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Tesla Autopilot fatal crash: NTSB issues preliminary report, finds Model S driving at 74 mph in 65 zone

tesla autopilot crash aftermath

The National Transportation Safety Board Office of Public Affairs (NTSB) released its preliminary report following the start of its investigation of the fatal May 7, 2016, highway crash involving a Tesla Model S on Autopilot and a semitrailer.

The preliminary report doesn’t contain much information or any analysis of the accident, but it did confirm for the first time the speed of the Tesla. According to the NTSB, the Model S was driving at 74 mph while the speed limit was 65 mph.

The investigation is being conducted separately from the U.S. National Highway Traffic Safety Administration (NHTSA) investigation.

Here’s the NTSB report:

NTSB Issues Preliminary Report for Williston, Florida, Highway Crash

The National Transportation Safety Board issued Tuesday its preliminary report for the investigation of a fatal May 7, 2016, highway crash on US Highway 27A, near Williston, Florida.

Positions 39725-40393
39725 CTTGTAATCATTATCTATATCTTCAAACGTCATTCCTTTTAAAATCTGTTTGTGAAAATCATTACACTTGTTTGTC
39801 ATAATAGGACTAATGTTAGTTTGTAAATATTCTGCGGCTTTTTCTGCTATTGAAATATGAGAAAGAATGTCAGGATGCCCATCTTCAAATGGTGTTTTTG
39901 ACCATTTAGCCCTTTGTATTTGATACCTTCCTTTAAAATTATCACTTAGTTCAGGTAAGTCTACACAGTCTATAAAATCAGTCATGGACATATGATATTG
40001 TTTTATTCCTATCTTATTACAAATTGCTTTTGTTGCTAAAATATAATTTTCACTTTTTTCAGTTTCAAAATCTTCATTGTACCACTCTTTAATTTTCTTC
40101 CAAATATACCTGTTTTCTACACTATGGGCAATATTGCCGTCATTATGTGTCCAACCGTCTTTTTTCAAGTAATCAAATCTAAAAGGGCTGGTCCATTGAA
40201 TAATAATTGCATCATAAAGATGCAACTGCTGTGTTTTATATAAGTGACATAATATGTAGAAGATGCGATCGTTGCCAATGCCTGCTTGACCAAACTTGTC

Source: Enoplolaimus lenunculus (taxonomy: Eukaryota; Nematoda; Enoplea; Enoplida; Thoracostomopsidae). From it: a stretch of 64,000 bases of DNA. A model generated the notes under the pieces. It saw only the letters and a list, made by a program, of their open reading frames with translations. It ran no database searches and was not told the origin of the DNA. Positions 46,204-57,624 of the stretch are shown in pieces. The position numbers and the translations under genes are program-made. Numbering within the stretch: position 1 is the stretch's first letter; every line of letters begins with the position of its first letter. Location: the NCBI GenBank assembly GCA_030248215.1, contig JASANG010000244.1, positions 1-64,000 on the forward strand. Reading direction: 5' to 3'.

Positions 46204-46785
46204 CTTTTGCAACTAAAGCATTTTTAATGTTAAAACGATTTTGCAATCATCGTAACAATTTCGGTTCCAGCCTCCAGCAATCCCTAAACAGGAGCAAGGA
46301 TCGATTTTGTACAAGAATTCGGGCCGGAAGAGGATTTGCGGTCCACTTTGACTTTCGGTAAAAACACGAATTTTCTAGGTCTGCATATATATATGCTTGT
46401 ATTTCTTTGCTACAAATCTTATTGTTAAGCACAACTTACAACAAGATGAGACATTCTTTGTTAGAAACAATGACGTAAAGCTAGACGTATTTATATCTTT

The preliminary report does not contain any analysis of data and does not state probable cause for the crash.

The preliminary report details the collision involving a 53-foot semitrailer in combination with a 2014 Freightliner Cascadia truck tractor and a 2015 Tesla Model S. The report states that according to system performance data downloaded from the car, the indicated vehicle speed was 74 mph just prior to impact, and the posted speed limit was 65 mph.

The car’s system performance data also revealed the driver was using the advanced driver assistance features Traffic-Aware Cruise Control and Autosteer lane keeping assistance. The car was also equipped with automatic emergency braking that is designed to automatically apply the brakes to reduce the severity of or assist in avoiding frontal collisions.

A team of five NTSB investigators traveled to Williston to conduct the on-scene phase of the investigation. The team used three-dimensional laser scanning technology to document the crash location, the damaged trailer and the damaged car. NTSB investigators continue to collect and analyze performance data from the car’s multiple electronic systems. This data along with other information collected during the on-scene phase of the investigation will be used to evaluate the crash events.

All aspects of the crash remain under investigation. While no timeline has been established, final reports are generally published 12 months after the release of a preliminary report.

Here’s the more detailed report, but still only preliminary without conclusion.

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